-A pair of fully statted serial killers, with one being a shopkeep…and the second being the very shop, putting a dark spin on Terry Pratchett (R.I.P.)’s notion of the wandering shop.
-Two high-CR, lavishly-illustrated and statted Kyton Exarchs with custom abilities. Both make Hellraiser’s Pinhead look positively cuddly.
There is something interesting on literally every damn page, to the point where one could attempt to explain the book like reading a more cerebral, more metal and China Miéville/Clive Barker-esque take on the planar metropolis. But that once again would be a simplification.
As you could probably glean from mentioning some of the playable races herein, there is another leitmotif at work here, namely “Otherness.” And yes, I said that I was done with academic digressions, but bear with me for just a second.
You see, any group of people, society, etc., tends to define themselves by, bingo, dichotomies – “us” vs “them”, “poor” vs ”rich”, “black” vs. “white”, “capitalists” vs. “communists” – because it is easy; because it lends a sense of cohesion to a social unit that might otherwise not exist. The “other”, the “them”, then, would be the unfamiliar, what we consider to be not-“us.” Perhaps that’s my background speaking, but I’ve always held a deep fascination with experiencing the “other” – both in real life, and in gaming, and it might stem from being incapable of feeling like I truly belong anywhere. I’ve always identified more as the “other” to the dominant leading culture. No matter how you stand on that subject matter in real life, in the context of gaming, we, more often than not, seek the “other” – sure, it’s nice to play a classic, old-school setting; it’s familiar, and we know what orcs are, what ogres are, etc. But we also crave something else, something we haven’t seen or engaged with before. That’s the reason so many people love Planescape. Because it established a fantasy that went far beyond the familiar, that was thoroughly distinct in themes, tropes, etc. It’s why e.g. the Bas-Lag novels’ cactus people and sexually-dimorphic scarab-folk tend to resonate with many people. Because they’re the stark, radical OTHER. It’s also the reason why rehashing Planescape can’t ever feel like reading it for the first time.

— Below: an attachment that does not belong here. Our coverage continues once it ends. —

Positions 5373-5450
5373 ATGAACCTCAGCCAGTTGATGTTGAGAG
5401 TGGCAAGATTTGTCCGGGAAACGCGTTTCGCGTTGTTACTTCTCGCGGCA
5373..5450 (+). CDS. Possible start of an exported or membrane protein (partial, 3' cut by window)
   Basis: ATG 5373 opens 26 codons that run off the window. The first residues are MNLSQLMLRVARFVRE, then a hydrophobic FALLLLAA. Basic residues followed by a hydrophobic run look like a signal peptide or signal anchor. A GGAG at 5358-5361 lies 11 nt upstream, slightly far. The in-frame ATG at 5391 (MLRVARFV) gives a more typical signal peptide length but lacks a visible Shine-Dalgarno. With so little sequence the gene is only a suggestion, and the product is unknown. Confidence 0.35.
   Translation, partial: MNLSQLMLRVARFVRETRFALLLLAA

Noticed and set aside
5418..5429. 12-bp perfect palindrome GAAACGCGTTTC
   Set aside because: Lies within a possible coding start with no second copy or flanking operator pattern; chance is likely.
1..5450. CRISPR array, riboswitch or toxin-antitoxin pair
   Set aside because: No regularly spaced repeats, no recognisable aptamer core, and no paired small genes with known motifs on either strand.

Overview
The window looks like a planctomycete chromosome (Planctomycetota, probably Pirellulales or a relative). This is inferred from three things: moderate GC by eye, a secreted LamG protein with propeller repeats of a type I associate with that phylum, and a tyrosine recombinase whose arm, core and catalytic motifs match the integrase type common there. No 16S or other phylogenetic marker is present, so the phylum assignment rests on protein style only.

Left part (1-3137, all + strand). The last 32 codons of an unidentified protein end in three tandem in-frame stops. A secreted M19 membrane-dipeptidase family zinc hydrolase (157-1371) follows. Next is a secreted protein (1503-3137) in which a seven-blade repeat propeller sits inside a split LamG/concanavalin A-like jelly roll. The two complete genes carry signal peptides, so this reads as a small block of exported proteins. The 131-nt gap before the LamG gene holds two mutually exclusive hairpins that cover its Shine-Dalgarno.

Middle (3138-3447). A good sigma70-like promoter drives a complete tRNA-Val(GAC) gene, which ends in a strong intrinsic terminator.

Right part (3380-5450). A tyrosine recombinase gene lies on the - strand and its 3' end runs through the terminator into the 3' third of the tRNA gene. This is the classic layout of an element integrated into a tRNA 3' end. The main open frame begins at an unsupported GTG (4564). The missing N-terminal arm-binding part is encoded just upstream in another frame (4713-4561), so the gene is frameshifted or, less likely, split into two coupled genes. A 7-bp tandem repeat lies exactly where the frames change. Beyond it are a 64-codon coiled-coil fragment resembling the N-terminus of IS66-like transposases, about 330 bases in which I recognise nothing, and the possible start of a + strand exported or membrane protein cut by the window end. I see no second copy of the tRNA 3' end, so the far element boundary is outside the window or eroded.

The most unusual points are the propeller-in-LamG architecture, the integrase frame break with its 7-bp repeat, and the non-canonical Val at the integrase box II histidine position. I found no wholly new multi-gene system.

City of 7 Seraphs does not attempt to rehash Planescape; while they share a planar focus, it acts less as a hub, and instead focuses on being closer to its own thing that can be used to connect whatever narratives you desire. This is also mirrored in the presence of proper ships to navigate the void/aether, and in the races. Yes, I’m calling them races, not “species”, as this book does. Because that’s the game term. In the spirit of discussion: I totally get why the book calls them “species” instead; it’s probably the better term. But, on an emotional level, it’s utterly *WRONG* to me; the fixed game term is called “race.” It’s also a “racial bonus”, not a “species bonus.” I am fully cognizant of the fact that I am very petty here; I am also very much aware of the difference of this term’s meaning in real life, particularly in a US-context, and in the context of a gaming supplement. I get that it is a very loaded term in real life, but why concede its innocent use in the context of elfgames, why concede the ground, when tons of years of supplements did a VERY good job highlighting that they mean different things? It’s not an inherently bad term. Then again, I won’t fault the book for it. I get the intentions and can get behind them. But rules-relevant terms are technical language. And if you really set out to be offended by something, like so many people nowadays seem to enjoy doing, you’ll find something to be offended, regardless of intentions. I guess, this bothered me to no extent primarily because I am so OCD when it comes to the integrity of the semantics and syntax of roleplaying games rules language, and this, to me, represents a thoroughly unnecessary incision. To be frank, I really hated that decision on an emotional level, even while understanding the reasoning behind it. If you think I’m a horribly person for that, then I am sorry – I get your prioritizations, but I have mine, and for me, formal integrity in this regards trumps potentially using a loaded term in an innocent context.